"duniyadnd:  so you're saying that the user would have to enter his/her email address again every 2 weeks?  that wouldn't be good."

Well no, you can easily update the cookie every time the person comes. But if the person does not come for over two weeks straight, then you can presume that he isn't going to come back anytime soon, and then that cookie is expired.

something like:

 if ($_COOKIE['eduExist'] == 'edu1')
         setcookie ("eduExist", "edu1", time() + 3600, "/", ".example.com", 1);

         //open the page
         include_once "somepage.php";
}//end if

That way, the cookie has a life of two weeks every time the person accesses your site.
OK, thanks for explaining the IP address thing.  Here's some meta-code.  Some of the functions aren't implemented.  But you can use code from dun's first post to flush it out.

if (!isset($_SESSION['user']) {
    // unknown user
    // check for cookie first (easiest to do)
    if (isset($_COOKIE['userID'])) {
        $userID = $_COOKIE['userID'];
    } else if (remote_addr_is_edu()) {
        // first-time .edu visitor
        $userID = create_new_userid(); // create a new user record and return the newly created ID
    } else if (isset($_REQUEST['email_cookie_id'])) {
        // user clicked on an email link to get here
        $userID = addslashes($_REQUEST['email_cookie_id']);
    } else if (isset($_REQUEST['verification_email'])) {
        // user filled out the email form
        send_email_to_non_edu_user(); // creates a new user record, and sends email to the user with the ID in the clickable link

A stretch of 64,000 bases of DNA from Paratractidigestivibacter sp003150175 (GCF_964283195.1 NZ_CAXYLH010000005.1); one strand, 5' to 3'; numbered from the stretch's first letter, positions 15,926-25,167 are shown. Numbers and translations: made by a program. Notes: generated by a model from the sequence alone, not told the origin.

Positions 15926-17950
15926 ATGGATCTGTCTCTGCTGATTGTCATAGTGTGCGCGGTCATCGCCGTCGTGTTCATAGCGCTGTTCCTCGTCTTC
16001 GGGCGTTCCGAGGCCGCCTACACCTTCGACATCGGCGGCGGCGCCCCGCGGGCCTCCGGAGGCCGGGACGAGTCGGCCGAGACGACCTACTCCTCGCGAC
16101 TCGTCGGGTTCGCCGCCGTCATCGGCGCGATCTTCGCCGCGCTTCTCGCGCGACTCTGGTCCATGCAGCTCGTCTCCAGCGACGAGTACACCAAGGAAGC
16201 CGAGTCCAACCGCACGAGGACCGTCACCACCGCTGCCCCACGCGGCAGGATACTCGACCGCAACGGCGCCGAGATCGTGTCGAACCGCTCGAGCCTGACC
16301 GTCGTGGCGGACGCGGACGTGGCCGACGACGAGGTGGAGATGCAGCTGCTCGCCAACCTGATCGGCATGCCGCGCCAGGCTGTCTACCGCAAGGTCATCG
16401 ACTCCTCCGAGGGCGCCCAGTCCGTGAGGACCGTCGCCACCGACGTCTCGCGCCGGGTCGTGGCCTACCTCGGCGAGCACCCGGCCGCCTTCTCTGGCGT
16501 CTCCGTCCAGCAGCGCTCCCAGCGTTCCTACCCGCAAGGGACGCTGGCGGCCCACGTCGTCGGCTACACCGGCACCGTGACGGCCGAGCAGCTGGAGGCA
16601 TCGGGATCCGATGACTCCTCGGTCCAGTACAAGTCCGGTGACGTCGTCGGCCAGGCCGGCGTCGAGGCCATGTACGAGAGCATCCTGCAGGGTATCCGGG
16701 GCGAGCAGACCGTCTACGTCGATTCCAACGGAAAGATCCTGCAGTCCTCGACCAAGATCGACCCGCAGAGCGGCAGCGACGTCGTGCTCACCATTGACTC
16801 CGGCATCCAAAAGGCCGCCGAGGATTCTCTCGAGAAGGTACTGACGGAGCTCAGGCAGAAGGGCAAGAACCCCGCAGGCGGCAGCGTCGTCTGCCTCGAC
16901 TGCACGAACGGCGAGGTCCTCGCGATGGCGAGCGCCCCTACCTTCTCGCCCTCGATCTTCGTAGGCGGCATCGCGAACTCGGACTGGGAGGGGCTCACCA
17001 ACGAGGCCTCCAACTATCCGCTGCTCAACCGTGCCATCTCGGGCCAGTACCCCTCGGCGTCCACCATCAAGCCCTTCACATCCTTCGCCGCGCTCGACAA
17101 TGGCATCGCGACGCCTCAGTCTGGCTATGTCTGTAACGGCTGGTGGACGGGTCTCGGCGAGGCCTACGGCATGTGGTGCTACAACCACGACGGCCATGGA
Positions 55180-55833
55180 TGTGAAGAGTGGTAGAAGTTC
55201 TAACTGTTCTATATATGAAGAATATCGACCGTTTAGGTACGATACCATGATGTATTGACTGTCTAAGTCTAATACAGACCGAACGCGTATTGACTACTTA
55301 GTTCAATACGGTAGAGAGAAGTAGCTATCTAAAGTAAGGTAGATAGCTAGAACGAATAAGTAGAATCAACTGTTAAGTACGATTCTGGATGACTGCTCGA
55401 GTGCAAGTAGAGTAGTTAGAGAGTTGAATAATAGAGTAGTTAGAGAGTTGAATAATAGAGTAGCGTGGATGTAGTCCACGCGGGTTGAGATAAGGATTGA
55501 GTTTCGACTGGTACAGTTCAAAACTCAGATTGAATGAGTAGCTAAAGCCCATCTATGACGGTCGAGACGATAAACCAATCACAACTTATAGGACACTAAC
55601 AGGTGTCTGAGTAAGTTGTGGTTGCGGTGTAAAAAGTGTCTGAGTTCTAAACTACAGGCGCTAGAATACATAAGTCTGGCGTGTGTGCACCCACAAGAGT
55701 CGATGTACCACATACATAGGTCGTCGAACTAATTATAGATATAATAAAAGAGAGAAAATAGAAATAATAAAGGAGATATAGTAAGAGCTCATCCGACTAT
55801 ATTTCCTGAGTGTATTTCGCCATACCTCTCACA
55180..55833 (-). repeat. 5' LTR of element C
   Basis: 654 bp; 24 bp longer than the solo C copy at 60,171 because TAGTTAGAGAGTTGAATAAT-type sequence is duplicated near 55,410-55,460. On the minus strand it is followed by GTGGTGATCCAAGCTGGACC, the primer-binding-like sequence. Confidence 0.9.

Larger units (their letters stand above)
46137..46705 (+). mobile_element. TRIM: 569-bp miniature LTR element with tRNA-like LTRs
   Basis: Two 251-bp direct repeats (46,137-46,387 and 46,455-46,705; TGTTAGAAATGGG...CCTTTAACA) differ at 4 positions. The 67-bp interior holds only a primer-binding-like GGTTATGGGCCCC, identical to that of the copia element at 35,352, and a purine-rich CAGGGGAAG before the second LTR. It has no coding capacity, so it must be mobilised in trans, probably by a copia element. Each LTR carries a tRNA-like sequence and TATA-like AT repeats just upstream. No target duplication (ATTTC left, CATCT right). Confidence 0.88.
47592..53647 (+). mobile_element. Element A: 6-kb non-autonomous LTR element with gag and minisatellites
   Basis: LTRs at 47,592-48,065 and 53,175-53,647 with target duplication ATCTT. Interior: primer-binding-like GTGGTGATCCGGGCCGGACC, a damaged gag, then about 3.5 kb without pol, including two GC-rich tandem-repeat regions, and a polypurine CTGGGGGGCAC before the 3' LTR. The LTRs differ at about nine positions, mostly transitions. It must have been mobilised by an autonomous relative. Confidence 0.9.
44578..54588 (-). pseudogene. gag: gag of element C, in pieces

die("An email has been sent to your address, please reply to it...");
    } else {
        // non-edu user needs to supply his email address to continue
    $result = mysql_query("SELECT * FROM user WHERE _id=$userID");
    if (mysql_num_rows($result) == 0) {
        // unset the userID cookie if it's set
        die ("Unknown userID $userID");
    $_SESSION['user'] = mysql_fetch_assoc($result);
Oh, just to let you know about my code up top, it isn't tested, and I found one error with it already. That's just a sort of gist of what you wanted initially. If you copying and pasting it, you'll have to ensure that the cookie name stays consistent (I have edu1 and edue1 there by mistake, which are different names). Just FYI.
spathiphylumAuthor Commented:
thanks guys.   some things just came up, but hopefully i'll have a chance to look at this stuff this week.
It's been a while since the last post.  Is the problem solved?
spathiphylumAuthor Commented:
i haven't forgotten about these.   we've been looking them over, fixing the bugs.  if we're not done by next week this time, i'll just award the points anyway.   thanks for your patience
spathiphylumAuthor Commented:
we fixed the bugs and it seems to work!  thanks.    unless there are any complaints, i'm planning on splitting the points like this:

225: duniyadnd
225: shmert
50: snoyes_jw